2. Thank you for your reply. To add to my comments Canada has two founding nations and we celebrate the Italian festival,the Greek festival the German festival etc. We are all proud Canadians. It is time to sever all the apron strings from Britain and be truly independent. There is a strong movement to get rid of the monarchy in Britain. In Australia they do not plead allegiance to the queen they plead it to the country namely Australia. Lots of new Canadians are confused that they must plead allegiance to the queen. I am embarrassed about that and also if you go to a Canadian embassy abroad you see a picture of the queen. Yuk! Monarchy’s have no useful purpose and cost Brits and Canadians money to support. The queen is one of the richest persons in the world with her billions and yet when Windsor castle was damaged by fire she wanted the poor British subjects to pay for the repairs. How cold callus and greedy can you get! Makes me want to vomit! If you go to the site on “Citizens for a Canadian republic” you will find it quite interesting especially the comments from the national director Tom Freda wherein he says we pay more than the Brits to England namely some $50 million year. I am a retired business man and have travelled extensively all my life to various countries. When I do I always wear something CANADIAN to make sure I am not taken for an American because they will throw rocks at you. Americans wear something Canadian to get better service. Not very patriotic! Eventually I do believe that we will be completely independent from Britain and I hope to live to see that day. I do not drink however I will celebrate that day with waving our CANADIAN flag from the roof tops with having some maple syrup! GOD SAVE CANADA from the queen!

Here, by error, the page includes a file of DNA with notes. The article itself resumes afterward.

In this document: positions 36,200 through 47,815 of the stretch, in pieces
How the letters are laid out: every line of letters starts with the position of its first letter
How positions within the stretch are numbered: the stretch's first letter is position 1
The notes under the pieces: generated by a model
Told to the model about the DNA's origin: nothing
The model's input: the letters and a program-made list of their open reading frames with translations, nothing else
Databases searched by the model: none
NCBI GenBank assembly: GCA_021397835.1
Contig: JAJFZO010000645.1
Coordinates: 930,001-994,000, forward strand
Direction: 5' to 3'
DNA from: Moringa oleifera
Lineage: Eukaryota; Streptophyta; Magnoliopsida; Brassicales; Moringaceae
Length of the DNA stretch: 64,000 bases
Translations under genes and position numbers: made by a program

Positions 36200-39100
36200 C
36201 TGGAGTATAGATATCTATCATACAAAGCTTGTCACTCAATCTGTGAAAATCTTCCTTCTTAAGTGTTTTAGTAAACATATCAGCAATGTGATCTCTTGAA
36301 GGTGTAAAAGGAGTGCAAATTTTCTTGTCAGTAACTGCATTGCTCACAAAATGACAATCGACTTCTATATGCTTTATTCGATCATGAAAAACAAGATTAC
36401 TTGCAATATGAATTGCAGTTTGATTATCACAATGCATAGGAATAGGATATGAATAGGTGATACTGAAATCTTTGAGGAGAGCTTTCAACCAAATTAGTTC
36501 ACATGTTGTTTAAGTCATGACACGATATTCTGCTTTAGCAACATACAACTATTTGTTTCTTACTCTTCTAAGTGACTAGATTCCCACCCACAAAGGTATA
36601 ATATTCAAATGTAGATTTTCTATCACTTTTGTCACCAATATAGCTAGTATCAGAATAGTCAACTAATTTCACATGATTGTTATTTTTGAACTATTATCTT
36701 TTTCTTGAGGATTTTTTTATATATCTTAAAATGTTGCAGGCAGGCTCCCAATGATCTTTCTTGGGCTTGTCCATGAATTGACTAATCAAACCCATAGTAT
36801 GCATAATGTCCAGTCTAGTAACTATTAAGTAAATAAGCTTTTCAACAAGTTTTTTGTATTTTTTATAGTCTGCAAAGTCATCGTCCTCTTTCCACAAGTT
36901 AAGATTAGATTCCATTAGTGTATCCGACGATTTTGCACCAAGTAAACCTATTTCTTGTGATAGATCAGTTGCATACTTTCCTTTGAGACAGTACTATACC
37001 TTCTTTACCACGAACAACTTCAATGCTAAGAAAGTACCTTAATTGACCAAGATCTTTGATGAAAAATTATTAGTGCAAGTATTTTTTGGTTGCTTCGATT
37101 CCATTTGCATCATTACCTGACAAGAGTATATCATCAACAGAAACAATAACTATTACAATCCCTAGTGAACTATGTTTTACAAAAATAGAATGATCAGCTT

• Hello Guy,